What’s The Difference Between Processed And Ultra Processed Foods?

What’s The Difference Between Processed And Ultra Processed Foods?

They are cheap, attractive, convenient, and people eat them every single day. Ultra-processed foods are easy to come by and people find them delicious. Frozen meals, cereal, cookies, soda, and chips are just a few of the foods that can destroy your health. It’s not news that these foods are harmful to overall health, so there’s no use in telling people to avoid them. It is more feasible, however, for people to make healthier swaps for ultra-processed foods. 

According to a 2021 JAMA study, ultra-processed foods account for about 67% of calories in the average American child or teenager’s diet. Additionally, a different study concluded that  58% of an average American’s energy intake comes from white breads, cakes, diet sodas, and other unhealthy foods. Unfortunately, regularl consumption of processed and ultra-processed foods can lead to numerous health problems. More consumption of unhealthy ingredients increases the risk of depression, obesity, cancer, inflammatory bowel disease, diabetes, and heart disease.  

The Difference Between Processed And Ultra-Processed Foods:

By definition, processed foods are foods that have been altered from their original forms. Processing is a deliberate change to a food that occurs before you consume it. Canning, pasteurizing, heating, and drying are all forms of processing. Processing typically involves the addition of oil, sugar, salt, or other substances. Fruits in syrup, canned fish or vegetables, or pre-made breads contain several processed ingredients. Some processing is necessary and doesn’t mean that every food you eat is unhealthy, for example, frozen fruit or vegetables.

Ultra-processed foods have many added ingredients, including artificial colors and flavors, stabilizers, preservatives, salt, fat, and sugar. The problem with these foods is that they contain no nutritional value. Manufacturers make ultra-processed foods from substances extracted from other foods, for example, starches, fats, added sugars, and hydrogenated fats. Frozen meals, soft drinks, hot dogs, processed meats, packaged cookies, cakes, fast food, and salty snacks are ultra-processed.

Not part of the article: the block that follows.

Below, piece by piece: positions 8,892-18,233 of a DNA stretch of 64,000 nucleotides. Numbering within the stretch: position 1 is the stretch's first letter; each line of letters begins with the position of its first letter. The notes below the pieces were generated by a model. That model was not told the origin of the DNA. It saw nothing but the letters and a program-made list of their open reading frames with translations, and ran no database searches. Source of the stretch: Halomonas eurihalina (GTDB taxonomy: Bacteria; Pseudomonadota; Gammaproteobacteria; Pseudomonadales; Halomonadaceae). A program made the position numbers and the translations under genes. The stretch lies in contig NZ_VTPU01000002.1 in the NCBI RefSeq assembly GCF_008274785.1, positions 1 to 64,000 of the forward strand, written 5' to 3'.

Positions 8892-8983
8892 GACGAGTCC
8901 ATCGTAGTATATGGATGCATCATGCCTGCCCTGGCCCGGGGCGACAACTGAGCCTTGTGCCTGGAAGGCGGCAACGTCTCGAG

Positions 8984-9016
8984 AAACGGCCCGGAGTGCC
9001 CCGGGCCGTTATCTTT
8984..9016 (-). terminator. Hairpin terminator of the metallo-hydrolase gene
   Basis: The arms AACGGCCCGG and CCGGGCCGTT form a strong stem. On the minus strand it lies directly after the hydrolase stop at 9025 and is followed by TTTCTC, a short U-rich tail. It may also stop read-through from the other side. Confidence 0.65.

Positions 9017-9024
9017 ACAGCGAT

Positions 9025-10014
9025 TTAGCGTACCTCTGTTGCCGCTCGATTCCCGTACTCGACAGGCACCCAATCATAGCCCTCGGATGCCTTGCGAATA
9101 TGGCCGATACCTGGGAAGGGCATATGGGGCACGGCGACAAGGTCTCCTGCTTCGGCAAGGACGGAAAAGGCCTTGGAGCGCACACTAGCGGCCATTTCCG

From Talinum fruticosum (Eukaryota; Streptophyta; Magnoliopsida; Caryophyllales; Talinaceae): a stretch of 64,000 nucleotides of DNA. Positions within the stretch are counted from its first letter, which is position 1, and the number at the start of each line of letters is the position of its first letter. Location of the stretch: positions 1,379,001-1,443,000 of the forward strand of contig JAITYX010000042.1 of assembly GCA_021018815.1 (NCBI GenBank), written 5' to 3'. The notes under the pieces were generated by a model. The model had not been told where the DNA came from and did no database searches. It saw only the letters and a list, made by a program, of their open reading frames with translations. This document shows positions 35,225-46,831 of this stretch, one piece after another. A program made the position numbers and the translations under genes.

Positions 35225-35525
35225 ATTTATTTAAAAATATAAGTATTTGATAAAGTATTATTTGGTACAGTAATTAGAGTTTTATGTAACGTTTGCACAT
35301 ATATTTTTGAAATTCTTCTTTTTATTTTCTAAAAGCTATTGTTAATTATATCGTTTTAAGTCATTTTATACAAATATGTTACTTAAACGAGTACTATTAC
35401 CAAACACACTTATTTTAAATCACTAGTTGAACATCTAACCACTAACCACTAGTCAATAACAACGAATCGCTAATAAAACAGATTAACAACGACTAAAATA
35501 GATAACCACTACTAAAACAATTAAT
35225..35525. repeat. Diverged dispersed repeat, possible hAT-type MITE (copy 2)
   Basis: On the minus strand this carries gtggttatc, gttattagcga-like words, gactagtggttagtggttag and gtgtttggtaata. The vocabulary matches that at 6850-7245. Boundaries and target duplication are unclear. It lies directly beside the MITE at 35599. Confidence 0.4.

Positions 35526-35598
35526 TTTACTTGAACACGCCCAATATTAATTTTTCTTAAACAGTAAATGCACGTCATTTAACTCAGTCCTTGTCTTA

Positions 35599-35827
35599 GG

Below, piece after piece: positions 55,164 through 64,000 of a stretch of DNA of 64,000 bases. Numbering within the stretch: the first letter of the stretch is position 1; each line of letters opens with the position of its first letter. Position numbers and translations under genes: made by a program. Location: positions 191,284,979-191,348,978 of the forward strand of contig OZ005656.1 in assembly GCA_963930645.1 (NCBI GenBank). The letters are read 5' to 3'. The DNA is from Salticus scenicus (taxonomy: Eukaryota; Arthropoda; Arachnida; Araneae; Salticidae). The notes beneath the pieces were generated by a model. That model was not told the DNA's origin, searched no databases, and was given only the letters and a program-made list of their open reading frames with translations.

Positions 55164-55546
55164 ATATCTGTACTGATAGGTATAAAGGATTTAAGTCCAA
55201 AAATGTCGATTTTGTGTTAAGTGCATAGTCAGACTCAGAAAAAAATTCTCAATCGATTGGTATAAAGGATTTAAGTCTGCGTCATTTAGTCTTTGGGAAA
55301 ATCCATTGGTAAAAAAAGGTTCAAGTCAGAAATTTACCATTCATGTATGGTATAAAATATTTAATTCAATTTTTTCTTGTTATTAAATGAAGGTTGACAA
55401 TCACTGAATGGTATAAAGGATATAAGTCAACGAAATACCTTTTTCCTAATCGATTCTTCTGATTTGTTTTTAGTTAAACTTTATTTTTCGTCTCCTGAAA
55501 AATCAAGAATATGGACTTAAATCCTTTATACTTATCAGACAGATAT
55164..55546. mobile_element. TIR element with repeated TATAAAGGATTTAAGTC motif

The Spectrum Of Processed Foods:

A bag of mixed frozen fruit that you add to a smoothie is not the same thing as eating Doritos. While both of those foods undergo processing, they are not the same thing. You can check out the following spectrum to gauge which foods to avoid and which ones to limit: 

  • Avoid Ultra-Processed Foods: As mentioned earlier, frozen foods, soft drinks, store bought cakes and cookies, cake mixes, and more contain added fats, starches, sugars, hydrogenated oils, and artificial ingredients. These are foods to avoid. 
  • Limit Processed Foods: It’s best to limit or rarely eat processed foods. These foods include store bought salad dressings, sausages, jarred pasta sauce, and whole-grain bread. Moderation is key with these foods, but you can also make your own versions. 
  • Minimally Processed Foods Are Better: Nut butters, plain yogurt, extra virgin olive oil, grass-fed/free-range meats, and frozen vegetables and fruits fall into this category. You should still watch out for the ingredients on these foods, but they are better than the previous two categories. 
  • Unprocessed Foods Are Best: Fresh fruit, vegetables, and wild-caught fish belong to this category. They are full of nutrients and don’t go through processing. 

In order to avoid ultra-processed foods, there are dietary changes you have to make. Ultra-processed foods cannot be the primary source of your calories. One study monitored 20 healthy overweight adults at a medical facility. Each participant consumed an ultra-processed diet for two weeks, and then followed that with an unprocessed diet for two weeks. For both diets, subjects consumed three meals per day, eating as much or as little as they wanted. 

During the ultra-processed diet period, roughly 83.5% of calories came from ultra-processed foods. During the unprocessed diet period, about 83.3% of calories came from unprocessed foods. The subjects consumed an average of 500 additional calories per day while following the ultra-processed diet. Finally, the ultra-processed diet increased the intake of carbohydrates and fat, and the participants lost an average of two pounds during the unprocessed phase. The conclusion of the study was that limiting ultra-processed foods could help decrease the risk or even prevent obesity.

Sources:

https://www.cell.com/cell-metabolism/pdf/S1550-4131(19)30248-7.pdf
https://pubmed.ncbi.nlm.nih.gov/29444771/
https://jamanetwork.com/journals/jama/article-abstract/2782866?guestAccessKey=c646e502-898f-443b-8558-d90a74e35415&utm_source=For_The_Media&utm_medium=referral&utm_campaign=ftm_links&utm_content=tfl&utm_term=081021
https://bmjopen.bmj.com/content/6/3/e009892

2021-09-29T15:22:05-07:00

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